4- Spend the day at the beach in 1770
The Tree Bar in 1770 is right across from the beach and the spot for a sunset drink and a meal or to meet the locals.
As a beach destination, 1770 is rather sleepy. It’s where Noosa was 30 years ago.
It’s interesting to sit on the beach and ponder how Noosa has evolved into a vibrant upmarket seaside resort town (check out these things to do in Noosa).
And you can’t help wondering if 1770 and Agnes Waters are heading for the same fate.
5- Go surfing in Agnes Waters
The 5km Agnes Beach is a popular spot for families with kids, as the beach is patrolled by the Agnes Water Surf Life Saving Club.
Depending on the swell, this can be a good spot for surfing right off the point.
It’s also a good place to go fishing off the rocks.
6- Go sandboarding down the sand dunes
It’s a bit of a climb to the top of the smooth caramel coloured dunes at Middle Island.
Sliding down, face-forward on our boogie boards is a lot easier and much more fun.
As Middle Island is Most people do this as part of a longer LARC tour.
7- Go on a sunset kayak tour
See dolphins on a sunset kayak tour try out kayak surfing and wonder at the sun setting over the 1770 conservation reserve from the water.
8- Walk the Paperbark Forest Boardwalk circuit
It’s a short walk but a good one where you can touch the trees and imagine what James Cook must have thought when he first landed in 1770.
9- Go on a day trip to Lady Musgrave Island
Lady Musgrave Island is a 90-minute boat trip and a stunning island on the Great Barrier Reef.
There’s not much on the island besides campsites and an old lighthouse that is no longer in use.
As the water is slightly colder in the southern part of the Great Barrier Reef, it’s also clearer and provides the opportunity to see marine life clearly.
10- Join a motorbike tour
By Benn Stubbs
Looking for a few days of fun in the sun that is a little more interesting than the standard sunbathing holiday we are lined up at the front of the grid on Rod’s Scooter-Roo chopper tour of the Queensland Discovery Coast.
10 years ago Rod was looking to add an element of ‘cool’ to the tourist experience around the towns of Agnes Water and 1770 Queensland so he bought 65 mini-chopper motorbikes.
He takes groups out on the modified 50cc motorbikes to explore this coastal strip that is renowned for being Captain Cook’s second landing spot in Australia in 1770 Queensland.
Rod flicks on his sunnies and half-face helmet and gives us the nod to start our engines.
There isn’t the attitude of the kick-start as these are push-button bikes, though when the engines grumble to life and settle into a low pulsing groan it’s still enough to elicit a smile from Rod as he strokes his handlebar moustache and leads us onto the road.
I recline as if in a barber’s chair, sitting back with my feet splayed wide on the chopper and hands high on the handlebars.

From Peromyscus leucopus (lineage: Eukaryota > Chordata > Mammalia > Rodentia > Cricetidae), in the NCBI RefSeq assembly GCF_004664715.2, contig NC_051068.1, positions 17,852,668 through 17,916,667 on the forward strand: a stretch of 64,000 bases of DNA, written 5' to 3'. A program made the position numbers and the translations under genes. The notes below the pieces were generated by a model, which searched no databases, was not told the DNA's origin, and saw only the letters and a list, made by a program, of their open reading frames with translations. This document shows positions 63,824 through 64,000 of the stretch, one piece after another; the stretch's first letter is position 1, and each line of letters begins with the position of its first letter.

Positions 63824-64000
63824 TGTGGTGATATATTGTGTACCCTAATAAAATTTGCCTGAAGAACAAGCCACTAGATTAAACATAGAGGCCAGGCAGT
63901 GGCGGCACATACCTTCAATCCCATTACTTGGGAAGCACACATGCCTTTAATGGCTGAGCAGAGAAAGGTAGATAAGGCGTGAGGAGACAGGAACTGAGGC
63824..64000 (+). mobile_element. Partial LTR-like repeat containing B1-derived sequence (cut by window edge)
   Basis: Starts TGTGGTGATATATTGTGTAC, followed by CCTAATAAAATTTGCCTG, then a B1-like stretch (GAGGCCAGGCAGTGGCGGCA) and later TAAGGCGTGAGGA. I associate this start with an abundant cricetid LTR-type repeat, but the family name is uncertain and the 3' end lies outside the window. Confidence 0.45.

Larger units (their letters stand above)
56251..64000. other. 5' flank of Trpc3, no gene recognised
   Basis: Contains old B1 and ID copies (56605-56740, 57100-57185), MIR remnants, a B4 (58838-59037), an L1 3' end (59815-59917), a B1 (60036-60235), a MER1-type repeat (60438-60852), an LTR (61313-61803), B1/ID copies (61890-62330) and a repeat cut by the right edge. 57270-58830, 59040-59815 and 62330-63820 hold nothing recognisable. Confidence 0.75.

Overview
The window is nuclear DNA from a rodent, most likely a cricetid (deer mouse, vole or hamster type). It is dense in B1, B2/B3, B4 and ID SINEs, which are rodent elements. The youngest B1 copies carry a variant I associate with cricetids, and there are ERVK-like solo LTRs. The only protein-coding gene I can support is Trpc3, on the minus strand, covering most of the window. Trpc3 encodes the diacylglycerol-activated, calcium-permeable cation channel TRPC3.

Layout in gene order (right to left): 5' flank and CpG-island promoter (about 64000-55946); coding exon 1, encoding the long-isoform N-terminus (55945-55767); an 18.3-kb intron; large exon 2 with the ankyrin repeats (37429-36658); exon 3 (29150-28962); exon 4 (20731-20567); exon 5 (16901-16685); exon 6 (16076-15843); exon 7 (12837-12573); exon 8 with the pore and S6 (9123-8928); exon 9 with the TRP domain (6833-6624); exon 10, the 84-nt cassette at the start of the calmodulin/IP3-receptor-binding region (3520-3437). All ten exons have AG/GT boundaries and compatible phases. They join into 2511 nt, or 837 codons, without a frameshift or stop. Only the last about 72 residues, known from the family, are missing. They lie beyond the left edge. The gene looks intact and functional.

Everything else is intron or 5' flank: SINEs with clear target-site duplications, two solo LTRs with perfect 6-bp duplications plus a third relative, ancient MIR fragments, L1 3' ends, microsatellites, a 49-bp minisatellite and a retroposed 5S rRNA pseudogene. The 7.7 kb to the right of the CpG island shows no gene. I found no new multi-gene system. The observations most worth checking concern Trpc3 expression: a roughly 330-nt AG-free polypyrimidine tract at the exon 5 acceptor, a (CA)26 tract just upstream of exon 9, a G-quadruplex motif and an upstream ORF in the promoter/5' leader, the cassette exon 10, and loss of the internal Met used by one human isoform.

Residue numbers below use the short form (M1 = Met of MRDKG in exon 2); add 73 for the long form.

We start out slow and steady before we’re allowed to open the throttle once we’re out of town and the traffic is scarce.
The centipede of modified motorbikes roars around the bends startling grazing kangaroos and wallabies minding their own business in the fields.
Our bikes with attitude are painted with black and orange flames, Union Jack emblems and lashings of retro pink for the ladies.
I watch the speed click up in increments of ten, however, my Easy Rider fantasies are mellowed by the 70km/h max I hit on a downhill stretch.
In reality, we are a closer resemblance to Lloyd and Harry on their scooter in Dumb & Dumber rather than the leather-clad Dennis Hopper and Peter Fonda on the open road.
When we stop for the sunset at ‘The Tree’ pub in 1770 Rod notices that my wife is looking a little frazzled at our outdoor adventure and he asks her if she’s ever seen anyone flying a small plane.
She nods, unsure where the conversation is heading. “And you know what pilots do if they need to slow down?”
She nods again, “They pull back on the joystick?”
Rod smiles and looks at me. “Well, now you know what to do if this fella is driving too fast ehh!”
Not wanting any sudden braking requests from my passenger I take it steady as we ride up towards the headland.
Rod’s advice to keep my mouth shut is taken as we take the back roads away from the 1770 Marina watching a swarm of eyeball sized cicadas zip through the air past our bikes.
We switch on our lights and ride back into Agnes Water behind Rod for the finale of our chopper tour. Rod picks up speed along the open road and I watch his red taillight fading into the dusk.
Looking further up the coast the deserted beaches lead to the Bustard Head Lighthouse, our next destination.
It’s impossible to get there by road so we hand our bikes back to Rod for the slightly larger transportation we’ll need to navigate the inlets and swampy shallows.
1770 Camping Ground is on the foreshore and is the place to sit and watch the sunset over Bustard Bay. Of the 100 sites, the pick of them would be the 27 on the beachfront. It has all the facilities you would expect of a campground and is close to the tour boats.
1770 Caravan Park
Captain Cook Holiday Village has caravan sites, campsites and cabins. It’s not far from the beach.
Agnes Water Accommodation
Agnes Water Camping
This is a good option if you’re on a budget, as there are several places to camp. The cheapest camping is at Workman’s Beach but you can’t book a spot in advance. It’s run by the council and there are 38 campsites available.
Agnes Water Caravan Park
For more places to explore in the region read these posts:
- Exploring the Capricorn Caves on the Capricorn Coast.
- Whale watching in Hervey Bay is world class. Besides whales, here are some other things to see in Hervey Bay.
- Keep heading north and discover these Townsville points of interest and Magnetic Island things to do.